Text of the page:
Effects of Component Ratio of the Face and Core Laminae on Static Bending Strength Performance of Three-Ply Cross-Laminated Wood Panels Made With Sugi (<i>Cryptomeria Japonica</i>)
Keywords:Anisotropy, annual ring angle, cross-laminated wood panels, modulus of elasticity, shear force
In order to improve the bending strength performance of three-ply laminated wood panels and use them as construction-grade panel materials, twelve types of three-ply cross-laminated wood panels whose percentages of core lamina thickness versus total lamina thickness were 33%, 50%, and 80% were made with sugi (Japanese cedar), and the effect of component ratio of the face and core laminae on their static bending strength performance was investigated.
The moduli of elasticity (MOE), proportional limit stresses and moduli of rupture (MOR), perpendicular (C⊥type) and parallel (C∥ type) to the grain of face laminae markedly increased or decreased with increasing percentage of core lamina thickness. The percentages of core lamina thickness at which each strength property value of C∥ type became equal to that of C⊥ type ranged from 65% to 80%. At each percentage of core lamina thickness, the MOE and proportional limit stress of C∥ type were higher in C∥(45) specimens having perpendicular-direction lamina of 45° annual ring angle in the core than in C∥(90) specimens having perpendicular-direction lamina of 90° in the core, whereas there was little difference in MOR between C∥(45) specimens and C∥(90) specimens. For 45° specimens having the core lamina thickness from 60% to 70%, MOE as well as MOR parallel and perpendicular to the grain of face laminae exceeded the corresponding requirement values of structural plywood with 21.0-mm thickness specified in Japanese Agricultural Standards.
The measured MOEs of C⊥ type were nearly equal to those calculated from true MOEs of individual laminae, whereas the measured MOEs of C∥ type were smaller than the calculated MOEs, owing to the effect of deflection caused by shear forces. The percentages of deflection caused by shear force versus total deflection (Ys) were much greater in C∥(90) specimens than in C∥(45) specimens. The Ys for the C∥(45) specimen decreased with increasing percentage of core lamina thickness, while Ys for the C∥(90) specimen minimally varied.
Asano, I., and K. Tuzuki. 1963. Some anisotropic properties on the strength of the plywood. J. Soc. Mater. Sci. Jpn12(121):761-768.nJapanese Agricultural Standards. 1993. Structural laminated veneer lumber. Bending test. Japanese Agricultural Standards Association, Tokyo, Japan. Pp. 18-20.nJapanese Agricultural Standards. 1994. Structural plywood. Bending test. Japanese Agricultural Standards Association, Tokyo, Japan. Pp. 18-21.nOkuma M. 1966. Studies on mechanical properties of plywood II. Young's modulus in bending. Mokuzai Gakkaishi12(1):15-20.nPark H. M., M. Fushitani, T. Ohtsuka, T. Nakajima, K. Sato and H. S. Byeon. 2001. Effect of annual ring angle on static bending strength performances of crosslaminated woods made with sugi wood. Mokuzai Gakkaishi47:22-32.nPark H. M., M. Fushitani, K. Sato, T. Kubo and H. S. Byeon. 2003. Static bending strength performances of cross-laminated woods made with five species. J. Wood Sci.49:411-417.nSakai J. 1970. Strength of structures. Gihodo, Tokyo. P. 77.nUtokuchi T., Y. Kawada, M. Kuranishi. 1998. Strength of materials. Shokabo. Pp. 270-271.n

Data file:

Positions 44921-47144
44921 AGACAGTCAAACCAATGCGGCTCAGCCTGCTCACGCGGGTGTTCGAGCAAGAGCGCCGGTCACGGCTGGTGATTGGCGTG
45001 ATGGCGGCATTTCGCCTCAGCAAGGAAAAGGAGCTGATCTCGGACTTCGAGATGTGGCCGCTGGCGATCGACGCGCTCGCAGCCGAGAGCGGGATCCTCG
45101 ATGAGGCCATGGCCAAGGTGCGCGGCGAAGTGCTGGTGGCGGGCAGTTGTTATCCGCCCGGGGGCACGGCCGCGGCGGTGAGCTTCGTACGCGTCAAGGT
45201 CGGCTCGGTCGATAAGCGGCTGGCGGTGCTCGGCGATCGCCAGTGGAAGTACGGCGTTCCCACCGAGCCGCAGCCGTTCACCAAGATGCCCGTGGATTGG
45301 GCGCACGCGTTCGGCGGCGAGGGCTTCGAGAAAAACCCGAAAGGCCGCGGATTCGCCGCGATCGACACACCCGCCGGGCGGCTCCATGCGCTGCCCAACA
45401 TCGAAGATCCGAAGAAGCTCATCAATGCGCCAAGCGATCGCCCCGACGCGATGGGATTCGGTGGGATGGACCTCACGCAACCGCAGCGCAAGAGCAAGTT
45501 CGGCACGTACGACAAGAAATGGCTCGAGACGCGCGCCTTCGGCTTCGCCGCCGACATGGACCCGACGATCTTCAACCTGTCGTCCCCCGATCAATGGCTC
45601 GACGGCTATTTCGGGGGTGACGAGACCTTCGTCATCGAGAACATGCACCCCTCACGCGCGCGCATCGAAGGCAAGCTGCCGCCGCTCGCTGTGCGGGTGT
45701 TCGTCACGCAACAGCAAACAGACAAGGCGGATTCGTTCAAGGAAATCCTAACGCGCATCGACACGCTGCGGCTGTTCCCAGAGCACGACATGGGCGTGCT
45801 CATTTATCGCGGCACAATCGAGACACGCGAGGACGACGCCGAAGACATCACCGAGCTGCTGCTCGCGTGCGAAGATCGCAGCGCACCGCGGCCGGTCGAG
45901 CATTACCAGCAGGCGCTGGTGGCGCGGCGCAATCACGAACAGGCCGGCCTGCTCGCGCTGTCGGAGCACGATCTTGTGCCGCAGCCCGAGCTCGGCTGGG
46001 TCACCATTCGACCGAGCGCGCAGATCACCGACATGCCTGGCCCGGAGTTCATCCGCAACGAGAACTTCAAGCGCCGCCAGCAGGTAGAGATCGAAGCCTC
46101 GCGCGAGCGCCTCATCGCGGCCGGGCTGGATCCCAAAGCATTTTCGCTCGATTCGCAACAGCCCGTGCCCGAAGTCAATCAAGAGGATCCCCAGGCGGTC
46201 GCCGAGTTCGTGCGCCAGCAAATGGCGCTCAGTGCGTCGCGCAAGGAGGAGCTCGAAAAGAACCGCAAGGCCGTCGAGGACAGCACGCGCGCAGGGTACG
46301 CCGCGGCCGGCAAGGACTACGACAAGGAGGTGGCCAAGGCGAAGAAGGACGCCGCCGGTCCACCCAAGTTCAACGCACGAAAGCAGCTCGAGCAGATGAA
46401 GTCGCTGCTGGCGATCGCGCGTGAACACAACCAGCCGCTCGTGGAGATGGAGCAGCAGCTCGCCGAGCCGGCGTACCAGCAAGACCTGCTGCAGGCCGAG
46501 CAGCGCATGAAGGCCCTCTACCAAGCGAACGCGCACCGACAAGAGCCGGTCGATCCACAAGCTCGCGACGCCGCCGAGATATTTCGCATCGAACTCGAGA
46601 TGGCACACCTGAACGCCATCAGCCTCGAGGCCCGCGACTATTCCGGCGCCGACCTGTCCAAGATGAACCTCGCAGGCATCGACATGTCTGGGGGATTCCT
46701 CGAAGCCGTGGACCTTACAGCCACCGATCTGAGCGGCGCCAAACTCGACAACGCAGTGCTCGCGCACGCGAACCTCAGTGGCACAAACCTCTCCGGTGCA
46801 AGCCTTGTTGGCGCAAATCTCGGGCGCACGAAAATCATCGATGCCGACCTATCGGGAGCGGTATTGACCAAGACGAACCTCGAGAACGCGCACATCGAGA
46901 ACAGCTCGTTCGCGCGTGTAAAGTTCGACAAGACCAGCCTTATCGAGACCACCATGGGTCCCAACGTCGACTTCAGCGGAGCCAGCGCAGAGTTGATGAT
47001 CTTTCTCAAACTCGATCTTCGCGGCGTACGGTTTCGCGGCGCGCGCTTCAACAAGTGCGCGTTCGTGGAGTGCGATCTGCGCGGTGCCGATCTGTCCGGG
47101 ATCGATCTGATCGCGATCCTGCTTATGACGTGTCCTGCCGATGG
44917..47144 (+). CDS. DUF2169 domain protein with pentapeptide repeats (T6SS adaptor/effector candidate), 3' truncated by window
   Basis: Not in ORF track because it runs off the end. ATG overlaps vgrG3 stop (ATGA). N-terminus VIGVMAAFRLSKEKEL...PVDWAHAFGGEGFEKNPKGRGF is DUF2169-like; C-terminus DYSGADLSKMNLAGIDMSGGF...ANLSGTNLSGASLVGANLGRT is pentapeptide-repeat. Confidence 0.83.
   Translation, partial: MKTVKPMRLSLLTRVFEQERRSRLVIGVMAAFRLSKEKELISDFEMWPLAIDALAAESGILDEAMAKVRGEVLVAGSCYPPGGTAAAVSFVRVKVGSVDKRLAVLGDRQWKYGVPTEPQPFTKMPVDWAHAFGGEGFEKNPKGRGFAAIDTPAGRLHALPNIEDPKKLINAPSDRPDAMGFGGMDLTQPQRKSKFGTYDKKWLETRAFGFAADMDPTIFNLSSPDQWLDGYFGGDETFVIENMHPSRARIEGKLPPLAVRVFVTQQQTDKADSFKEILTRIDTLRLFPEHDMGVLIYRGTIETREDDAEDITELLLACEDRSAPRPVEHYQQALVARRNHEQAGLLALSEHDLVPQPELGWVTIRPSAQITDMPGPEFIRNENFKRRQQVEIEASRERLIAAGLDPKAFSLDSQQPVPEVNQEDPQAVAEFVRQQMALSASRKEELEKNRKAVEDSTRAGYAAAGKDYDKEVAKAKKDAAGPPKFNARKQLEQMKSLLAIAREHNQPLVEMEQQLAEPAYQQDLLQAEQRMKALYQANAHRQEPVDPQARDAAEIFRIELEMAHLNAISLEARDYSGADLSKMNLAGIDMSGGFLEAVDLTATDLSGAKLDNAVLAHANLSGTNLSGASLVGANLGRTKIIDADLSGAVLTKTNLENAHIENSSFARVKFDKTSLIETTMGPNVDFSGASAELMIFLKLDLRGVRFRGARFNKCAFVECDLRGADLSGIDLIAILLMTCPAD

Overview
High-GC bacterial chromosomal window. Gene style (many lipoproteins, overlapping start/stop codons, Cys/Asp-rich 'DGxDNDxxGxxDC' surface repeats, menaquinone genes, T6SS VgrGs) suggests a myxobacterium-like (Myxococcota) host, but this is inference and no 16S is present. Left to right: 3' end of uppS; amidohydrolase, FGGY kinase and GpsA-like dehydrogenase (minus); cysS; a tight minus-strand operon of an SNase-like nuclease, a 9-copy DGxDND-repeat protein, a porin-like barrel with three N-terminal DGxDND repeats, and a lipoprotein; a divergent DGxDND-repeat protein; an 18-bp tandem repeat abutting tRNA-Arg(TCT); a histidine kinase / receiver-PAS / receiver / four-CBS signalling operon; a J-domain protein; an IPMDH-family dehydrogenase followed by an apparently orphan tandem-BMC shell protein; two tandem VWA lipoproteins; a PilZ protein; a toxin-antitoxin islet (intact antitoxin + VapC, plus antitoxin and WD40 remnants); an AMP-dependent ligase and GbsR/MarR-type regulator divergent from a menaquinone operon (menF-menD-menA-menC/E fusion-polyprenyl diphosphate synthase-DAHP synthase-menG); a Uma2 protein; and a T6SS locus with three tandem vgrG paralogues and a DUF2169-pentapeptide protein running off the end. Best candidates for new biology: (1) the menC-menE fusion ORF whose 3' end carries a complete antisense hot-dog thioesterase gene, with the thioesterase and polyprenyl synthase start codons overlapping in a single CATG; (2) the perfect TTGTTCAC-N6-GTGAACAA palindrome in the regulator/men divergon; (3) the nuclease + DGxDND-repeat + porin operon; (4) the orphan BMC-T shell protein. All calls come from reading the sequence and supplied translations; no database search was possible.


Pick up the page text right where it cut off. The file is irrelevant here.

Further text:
The copyright of an article published in Wood and Fiber Science is transferred to the Society of Wood Science and Technology (for U. S. Government employees: to the extent transferable), effective if and when the article is accepted for publication. This transfer grants the Society of Wood Science and Technology permission to republish all or any part of the article in any form, e.g., reprints for sale, microfiche, proceedings, etc. However, the authors reserve the following as set forth in the Copyright Law:
1. All proprietary rights other than copyright, such as patent rights.
2. The right to grant or refuse permission to third parties to republish all or part of the article or translations thereof. In the case of whole articles, such third parties must obtain Society of Wood Science and Technology written permission as well. However, the Society may grant rights with respect to Journal issues as a whole.
3. The right to use all or part of this article in future works of their own, such as lectures, press releases, reviews, text books, or reprint books.